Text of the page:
Remembrance Day is a day of thanksgiving for the service of veterans and particularly to honour the men and women who gave their lives in the conflicts in which our country has been involved. For us as people of faith it is a day of prayer that we might seek the increase of peace and end the hostility of war. It is a day for us to commit ourselves to the cause of working for that peace — fostering goodwill and mutual understanding between people, and building bridges across the differences, suspicions and hostility that have too often divided the nations.

The prophet Micah foresaw a day when we would beat our swords into ploughshares, and not learn war any more. May that be our hope and prayer.

Grace and peace to you,

Revs. Bob and Helen Smith

A version of this message first appeared in the Friday, November 6, 2020, edition of Tidbits.

The Revs. Smiths’ Message for November 1, 2020

Dear Friends,

Two items to listen to this week.

“All Saints’ Day” (1888) by French painter Émile Friant (1863–1932); from the collection of the Centre Pompidou-Metz, France; taken from the Wikimedia Commons.

Firstly, as the pandemic stretches on, an addition to our pandemic playlist, “The Keep Going Song” by The Bengsons (apologies for the one spot of rough language towards the beginning, but still worth a listen).

And secondly, for all the saints, Sunday is All Saints Day. Frederick Buechner describes a saint this way: “In God’s holy flirtation with the world, God occasionally drops a handkerchief. These handkerchiefs are called saints.” (p. 83, Wishful Thinking, A Theological ABC, Harper and Row, New York, 1973). As we contemplate the handkerchiefs God has dropped into our lives, listen to these words from Fred Rogers, as he accepts his Emmy Award.  We may be repeating an earlier Tidbits, but this time we have it in Mr. Rogers’ own voice.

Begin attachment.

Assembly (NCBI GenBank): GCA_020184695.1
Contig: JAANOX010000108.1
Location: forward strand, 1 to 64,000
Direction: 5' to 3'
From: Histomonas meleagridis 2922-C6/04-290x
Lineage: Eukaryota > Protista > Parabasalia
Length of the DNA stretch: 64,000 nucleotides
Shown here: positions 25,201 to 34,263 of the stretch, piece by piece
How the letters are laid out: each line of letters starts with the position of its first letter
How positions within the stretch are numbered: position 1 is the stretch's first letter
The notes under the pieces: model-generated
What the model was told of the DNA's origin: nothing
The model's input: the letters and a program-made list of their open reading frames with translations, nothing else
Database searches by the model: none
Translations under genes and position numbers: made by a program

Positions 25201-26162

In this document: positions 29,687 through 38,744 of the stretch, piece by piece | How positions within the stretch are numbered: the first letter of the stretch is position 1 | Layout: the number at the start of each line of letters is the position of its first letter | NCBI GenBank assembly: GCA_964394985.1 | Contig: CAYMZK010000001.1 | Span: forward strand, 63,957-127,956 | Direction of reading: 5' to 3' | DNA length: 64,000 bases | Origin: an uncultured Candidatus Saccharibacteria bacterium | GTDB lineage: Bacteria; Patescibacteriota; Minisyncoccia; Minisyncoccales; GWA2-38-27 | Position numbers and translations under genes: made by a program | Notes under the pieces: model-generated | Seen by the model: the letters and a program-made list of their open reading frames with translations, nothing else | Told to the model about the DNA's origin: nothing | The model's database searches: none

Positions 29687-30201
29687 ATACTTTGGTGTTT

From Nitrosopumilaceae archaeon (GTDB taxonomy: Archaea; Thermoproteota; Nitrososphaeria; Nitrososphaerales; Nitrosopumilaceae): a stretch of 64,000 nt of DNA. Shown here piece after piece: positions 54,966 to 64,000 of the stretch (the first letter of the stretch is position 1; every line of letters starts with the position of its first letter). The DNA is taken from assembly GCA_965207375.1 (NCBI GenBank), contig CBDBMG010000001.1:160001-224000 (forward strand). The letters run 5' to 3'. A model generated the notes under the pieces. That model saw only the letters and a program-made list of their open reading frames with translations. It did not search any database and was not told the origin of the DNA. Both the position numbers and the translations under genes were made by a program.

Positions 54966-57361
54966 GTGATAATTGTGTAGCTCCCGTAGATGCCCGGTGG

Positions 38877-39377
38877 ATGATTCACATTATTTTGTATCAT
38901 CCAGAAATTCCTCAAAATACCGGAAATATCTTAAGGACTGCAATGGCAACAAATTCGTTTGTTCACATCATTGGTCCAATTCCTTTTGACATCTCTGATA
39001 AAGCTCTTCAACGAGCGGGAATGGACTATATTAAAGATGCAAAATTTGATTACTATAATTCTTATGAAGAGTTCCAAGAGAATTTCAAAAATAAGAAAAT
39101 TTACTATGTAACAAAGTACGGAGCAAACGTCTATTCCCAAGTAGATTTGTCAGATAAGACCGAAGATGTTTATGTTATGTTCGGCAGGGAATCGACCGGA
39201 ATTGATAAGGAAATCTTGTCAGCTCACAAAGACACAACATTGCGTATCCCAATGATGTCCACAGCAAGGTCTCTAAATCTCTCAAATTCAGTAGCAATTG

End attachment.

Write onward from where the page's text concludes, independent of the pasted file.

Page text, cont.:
For all the saints, Hallelujah!

Revs. Bob and Helen Smith

A version of this message first appeared in the Friday, October 30, 2020, edition of Tidbits.

The Revs. Smiths’ Message for October 25, 2020

Dear Friends,

October 31, 503 years ago, Martin Luther nailed his criticisms of the church of the day and propositions for its renewal to the door of Wittenberg cathedral. And thus began what we know of as the reformation of the church. John Calvin, from Geneva, was a second generation leader of the Reformation, born about a quarter century after Luther. It is Calvin’s work and leadership in Geneva that enabled the Reformed tradition to spread worldwide. Of all the reformers, his teaching is reflected in shape and teachings of the Presbyterian Church in Canada.

Portrait of John Calvin” (16th century) by Titian (1490–1576); from the collection of the United Protestant Church of France; taken from the Wikimedia Commons.

Calvin gave a central place to scripture but he was not a literalist. He believed that through the reading of scripture and its explication in a sermon, the Holy Spirit can help us hear God’s for us, in our time and place. The Bible is a means for us to receive that living Word, a set of texts that speak anew to every generation.

Our Church History Professor at Knox College, Dr. Allan Farris, described the church with the expression “Reformed, yet always reforming” or “Reformed, yet always being reformed”.

In these days of isolation, distancing, with no end in sight, may we hear and heed what reforming word the Spirit is saying to the church.

Grace and peace to you,

Revs. Bob and Helen Smith

A version of this message first appeared in the Saturday, October 24, 2020, edition of Tidbits.